Yet more nasty EU stuff they’re keeping up their sleeve until July…
7. Arts import licences
London is the centre of the global trade in fine arts, bringing in billions in revenue. Its competitors are New York, Geneva and Hong Kong.
Britain has already been disadvantaged by the EU’s application of VAT to fine arts sales and, even more, by the preposterous Resale Rights rule, which obliges traders to pay a percentage to the heirs of the original artist each time a work is sold on.
Now, Brussels plans an import licensing regime, which would again subject London to more cost and bureaucracy than overseas rivals.
Anthony Browne, chairman of the British Art Market Federation, says: ‘Our big concern is that an import licence system would impose a new and very damaging burden on the British art market which is heavily dependent on cross-border trading.’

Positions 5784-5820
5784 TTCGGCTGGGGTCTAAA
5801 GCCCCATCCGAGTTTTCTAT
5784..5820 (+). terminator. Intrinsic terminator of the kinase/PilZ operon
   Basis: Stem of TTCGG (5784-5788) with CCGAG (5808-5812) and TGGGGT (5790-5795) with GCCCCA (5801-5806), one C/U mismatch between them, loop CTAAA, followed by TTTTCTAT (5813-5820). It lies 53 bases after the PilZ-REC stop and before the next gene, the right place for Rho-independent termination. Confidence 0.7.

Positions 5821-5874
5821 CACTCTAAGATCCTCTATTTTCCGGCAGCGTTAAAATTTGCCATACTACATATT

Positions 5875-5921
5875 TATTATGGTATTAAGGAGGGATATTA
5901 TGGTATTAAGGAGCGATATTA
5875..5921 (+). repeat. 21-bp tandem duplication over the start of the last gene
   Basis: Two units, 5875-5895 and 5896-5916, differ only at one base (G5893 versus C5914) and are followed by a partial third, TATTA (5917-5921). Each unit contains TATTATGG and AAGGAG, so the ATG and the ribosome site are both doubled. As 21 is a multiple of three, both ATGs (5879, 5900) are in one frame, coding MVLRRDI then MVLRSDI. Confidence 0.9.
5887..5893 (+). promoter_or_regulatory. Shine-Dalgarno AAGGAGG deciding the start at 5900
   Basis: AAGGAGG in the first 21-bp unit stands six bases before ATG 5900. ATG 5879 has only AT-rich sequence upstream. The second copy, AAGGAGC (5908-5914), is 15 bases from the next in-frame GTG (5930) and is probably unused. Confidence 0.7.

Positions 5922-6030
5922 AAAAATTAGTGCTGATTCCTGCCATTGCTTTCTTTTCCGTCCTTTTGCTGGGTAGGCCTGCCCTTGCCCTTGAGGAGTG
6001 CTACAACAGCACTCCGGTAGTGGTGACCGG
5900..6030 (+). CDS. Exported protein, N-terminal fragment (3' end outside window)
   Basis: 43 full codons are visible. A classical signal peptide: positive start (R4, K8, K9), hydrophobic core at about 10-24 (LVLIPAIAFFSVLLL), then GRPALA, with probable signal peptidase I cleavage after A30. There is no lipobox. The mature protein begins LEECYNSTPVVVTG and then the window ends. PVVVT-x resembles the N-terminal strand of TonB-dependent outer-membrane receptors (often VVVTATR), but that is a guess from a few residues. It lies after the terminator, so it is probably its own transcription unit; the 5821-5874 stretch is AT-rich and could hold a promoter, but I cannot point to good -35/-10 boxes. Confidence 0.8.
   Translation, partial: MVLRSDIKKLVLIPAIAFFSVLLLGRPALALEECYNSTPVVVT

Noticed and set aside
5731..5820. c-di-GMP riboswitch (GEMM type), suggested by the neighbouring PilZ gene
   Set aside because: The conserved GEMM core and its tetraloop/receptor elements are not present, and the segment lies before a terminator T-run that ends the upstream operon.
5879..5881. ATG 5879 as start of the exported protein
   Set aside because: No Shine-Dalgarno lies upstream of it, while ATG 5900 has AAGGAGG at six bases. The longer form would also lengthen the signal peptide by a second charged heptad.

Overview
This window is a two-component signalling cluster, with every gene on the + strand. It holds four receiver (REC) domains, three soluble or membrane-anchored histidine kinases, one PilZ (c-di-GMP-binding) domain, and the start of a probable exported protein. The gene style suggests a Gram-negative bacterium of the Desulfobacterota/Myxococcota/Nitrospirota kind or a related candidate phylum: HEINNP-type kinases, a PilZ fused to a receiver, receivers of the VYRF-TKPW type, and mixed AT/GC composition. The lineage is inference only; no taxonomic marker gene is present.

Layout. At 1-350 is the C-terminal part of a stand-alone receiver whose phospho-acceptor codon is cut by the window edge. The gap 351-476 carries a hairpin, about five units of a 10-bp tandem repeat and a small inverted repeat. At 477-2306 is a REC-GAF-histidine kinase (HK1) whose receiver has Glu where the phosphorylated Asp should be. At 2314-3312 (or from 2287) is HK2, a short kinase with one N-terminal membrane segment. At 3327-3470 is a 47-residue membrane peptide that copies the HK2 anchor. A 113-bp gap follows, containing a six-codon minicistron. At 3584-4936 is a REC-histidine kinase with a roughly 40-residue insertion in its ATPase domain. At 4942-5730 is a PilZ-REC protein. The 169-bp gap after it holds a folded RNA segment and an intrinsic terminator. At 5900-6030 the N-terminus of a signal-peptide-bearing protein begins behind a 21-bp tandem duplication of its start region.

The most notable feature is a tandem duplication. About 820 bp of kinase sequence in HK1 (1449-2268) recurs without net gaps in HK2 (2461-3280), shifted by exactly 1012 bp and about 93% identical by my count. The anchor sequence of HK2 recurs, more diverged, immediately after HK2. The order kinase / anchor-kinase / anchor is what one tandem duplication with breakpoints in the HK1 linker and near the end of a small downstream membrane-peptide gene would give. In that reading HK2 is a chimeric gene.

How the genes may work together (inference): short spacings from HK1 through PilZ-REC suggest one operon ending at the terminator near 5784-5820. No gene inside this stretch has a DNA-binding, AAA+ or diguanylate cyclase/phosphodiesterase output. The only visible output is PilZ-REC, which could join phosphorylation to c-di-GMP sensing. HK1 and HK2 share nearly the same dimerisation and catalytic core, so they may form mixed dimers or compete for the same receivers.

8. Wrecking our ports
The EU wants to oblige every port to have more than one provider for its internal services, such as mooring, dredging and unloading.
This might make sense for state-owned or state-subsidised mega-ports on the Continent, such as Antwerp, Hamburg and Rotterdam. But it makes no sense for British ports which are private, small, and in competition with each other.
Everyone agrees that the measure will deter investment. Every British port operator and every trade union opposes it.
Every British MEP, from the Greens to Ukip, voted against it. But it went through the European Parliament anyway, only to have the final decision suddenly deferred.
It, too, will come back after the referendum. If we vote to stay in, these new rules will hit some of our most successful ports, including Belfast, Glasgow, Bristol, Liverpool, Cardiff, Harwich and Southampton.
9 and 10 follow tomorrow…